Richmond & the Spanish Flu
Dr. Charles Robert Blake (September 9, 1869 – December 27, 1944) was the public health officer in charge when the Spanish Flu swept through the City of Richmond in 1918-1919. The museum archives holds the secrets about how our community emerged stronger from past epidemics.
Charles Robert Blake was born September 9, 1869 in Visalia California. He attended public schools throughout his life and attended University of California for Medical School graduating in 1891.
Charles is listed as residing at 1844 Geary Street in San Francisco but the historical buildings there have since been demolished. OpenSFHistory.org allows us a peek of his neighborhood with a photograph of the intersection of Geary and Steiner on October 18, 1916.
Charles worked for several years in Hawaii after graduating from medical school. He married Lilian Hoog of Oakland in 1898 and they had one son Herbert in 1900. The 1900 census lists Charles, Lilian and baby Herbert living in the City of Hilo on the Big Island of Hawaii. Charles came to Richmond in 1903 and was elected to the City Council as early as 1907.?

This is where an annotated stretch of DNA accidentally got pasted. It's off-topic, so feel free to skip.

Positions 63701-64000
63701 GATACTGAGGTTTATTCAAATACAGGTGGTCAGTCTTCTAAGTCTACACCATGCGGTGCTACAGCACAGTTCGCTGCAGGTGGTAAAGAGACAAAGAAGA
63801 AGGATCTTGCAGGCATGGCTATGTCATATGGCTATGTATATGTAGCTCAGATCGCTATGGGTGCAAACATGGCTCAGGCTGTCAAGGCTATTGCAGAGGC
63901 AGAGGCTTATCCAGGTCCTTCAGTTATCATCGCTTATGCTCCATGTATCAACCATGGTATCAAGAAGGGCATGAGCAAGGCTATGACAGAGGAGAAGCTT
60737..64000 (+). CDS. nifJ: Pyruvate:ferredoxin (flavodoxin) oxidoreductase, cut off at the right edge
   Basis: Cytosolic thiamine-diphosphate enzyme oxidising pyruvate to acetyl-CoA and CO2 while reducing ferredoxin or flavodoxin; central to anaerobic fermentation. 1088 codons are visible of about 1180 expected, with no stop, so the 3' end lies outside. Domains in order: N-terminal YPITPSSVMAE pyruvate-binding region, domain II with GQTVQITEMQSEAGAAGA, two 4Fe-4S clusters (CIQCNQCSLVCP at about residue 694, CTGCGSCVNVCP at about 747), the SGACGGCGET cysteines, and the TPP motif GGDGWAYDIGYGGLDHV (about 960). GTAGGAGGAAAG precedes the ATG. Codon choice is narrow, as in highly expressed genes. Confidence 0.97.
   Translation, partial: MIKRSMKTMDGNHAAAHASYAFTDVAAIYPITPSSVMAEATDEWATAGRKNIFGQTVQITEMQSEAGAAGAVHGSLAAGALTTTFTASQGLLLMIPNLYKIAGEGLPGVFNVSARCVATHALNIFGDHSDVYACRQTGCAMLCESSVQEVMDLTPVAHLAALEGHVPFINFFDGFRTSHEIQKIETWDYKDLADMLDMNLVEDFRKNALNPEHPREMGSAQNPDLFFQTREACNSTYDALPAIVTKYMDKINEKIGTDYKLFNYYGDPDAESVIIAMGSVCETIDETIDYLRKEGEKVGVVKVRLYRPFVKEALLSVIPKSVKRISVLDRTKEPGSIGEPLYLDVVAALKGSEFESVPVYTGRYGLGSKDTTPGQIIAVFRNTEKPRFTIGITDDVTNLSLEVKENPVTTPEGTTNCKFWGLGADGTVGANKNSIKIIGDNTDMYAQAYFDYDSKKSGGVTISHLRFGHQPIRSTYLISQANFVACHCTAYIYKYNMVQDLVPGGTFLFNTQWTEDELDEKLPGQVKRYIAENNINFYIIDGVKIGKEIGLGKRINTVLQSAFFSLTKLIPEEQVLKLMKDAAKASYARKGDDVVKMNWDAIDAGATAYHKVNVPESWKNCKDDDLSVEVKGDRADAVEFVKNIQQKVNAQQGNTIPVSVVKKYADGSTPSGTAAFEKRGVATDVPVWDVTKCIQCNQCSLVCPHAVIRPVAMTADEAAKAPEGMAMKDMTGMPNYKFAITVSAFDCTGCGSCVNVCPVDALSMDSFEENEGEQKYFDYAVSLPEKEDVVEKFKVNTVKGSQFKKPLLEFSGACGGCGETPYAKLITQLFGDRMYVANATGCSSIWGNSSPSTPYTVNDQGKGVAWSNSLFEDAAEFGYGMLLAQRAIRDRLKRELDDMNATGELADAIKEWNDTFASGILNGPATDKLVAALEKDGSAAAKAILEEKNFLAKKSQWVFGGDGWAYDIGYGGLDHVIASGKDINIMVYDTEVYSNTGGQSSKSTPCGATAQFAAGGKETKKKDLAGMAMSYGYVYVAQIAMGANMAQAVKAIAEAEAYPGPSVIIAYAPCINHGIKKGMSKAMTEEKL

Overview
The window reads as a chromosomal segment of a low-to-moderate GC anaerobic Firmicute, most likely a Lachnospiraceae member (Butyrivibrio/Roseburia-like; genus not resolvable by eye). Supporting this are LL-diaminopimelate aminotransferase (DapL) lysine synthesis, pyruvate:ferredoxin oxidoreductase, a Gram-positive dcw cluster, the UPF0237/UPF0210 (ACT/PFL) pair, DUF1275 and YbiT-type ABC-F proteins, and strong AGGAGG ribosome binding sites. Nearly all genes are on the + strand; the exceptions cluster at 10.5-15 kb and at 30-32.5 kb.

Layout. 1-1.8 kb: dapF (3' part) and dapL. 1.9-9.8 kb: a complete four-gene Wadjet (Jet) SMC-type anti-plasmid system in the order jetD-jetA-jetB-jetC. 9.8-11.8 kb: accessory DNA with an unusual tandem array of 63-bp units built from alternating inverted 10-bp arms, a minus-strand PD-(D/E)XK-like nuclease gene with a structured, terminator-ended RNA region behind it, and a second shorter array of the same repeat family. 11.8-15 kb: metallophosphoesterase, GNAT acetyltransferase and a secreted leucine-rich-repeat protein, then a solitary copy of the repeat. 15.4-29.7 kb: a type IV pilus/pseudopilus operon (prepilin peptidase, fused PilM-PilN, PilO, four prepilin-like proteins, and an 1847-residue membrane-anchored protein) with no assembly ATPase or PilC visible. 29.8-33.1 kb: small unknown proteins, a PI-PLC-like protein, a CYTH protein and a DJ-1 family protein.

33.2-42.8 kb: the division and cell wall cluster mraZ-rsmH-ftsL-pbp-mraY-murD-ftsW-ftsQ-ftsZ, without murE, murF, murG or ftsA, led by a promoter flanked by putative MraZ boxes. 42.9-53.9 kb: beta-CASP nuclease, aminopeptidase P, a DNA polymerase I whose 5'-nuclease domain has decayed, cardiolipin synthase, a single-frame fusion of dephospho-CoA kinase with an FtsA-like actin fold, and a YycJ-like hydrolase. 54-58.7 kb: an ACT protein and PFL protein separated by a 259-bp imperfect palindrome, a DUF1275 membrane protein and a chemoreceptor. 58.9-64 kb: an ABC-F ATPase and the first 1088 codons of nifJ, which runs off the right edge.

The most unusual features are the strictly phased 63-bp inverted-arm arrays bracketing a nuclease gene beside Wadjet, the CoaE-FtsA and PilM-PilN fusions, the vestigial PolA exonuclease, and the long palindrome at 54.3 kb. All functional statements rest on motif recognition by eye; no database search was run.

Dr. Blake enacted many important changes to improve public health in the City of Richmond, aspects of life that many of us take for granted today. In 1914 he set out on a mosquito abatement campaign while also managing outbreaks of diptheria and measles.?
In 1916, Dr. Blake began requiring all milk sold in local markets to be pasteurized when the State board of health did not require pasteurization of milk tested with tuberculin.
In 1917, Dr. Blake crusaded for improvements in the outdoor Municipal Market, complaining that dirty water, unsanitary food storage and nearby open latrines were a threat to public health.?
Dr. Blake worked as a public health official until 1943 and navigated the changes brought with the influx of people that came here to work in the Kaiser Shipyards. He voiced his concerns for overall public health in the City of Richmond warning the health of the City would explode from unsanitary conditions. Widespread vaccinations of over 10,000 children was celebrated as one of the successes attributed to Dr. Blake during his tenure as a public health officer.
Dr. Blake died in 1944 having served as Health Commissioner up until the previous year. His last days as a public health official were spent managing the boomtown conditions of Richmond during World War II.
Stay tuned for more coverage on Dr. Blake and the Spanish Flu in the City of Richmond.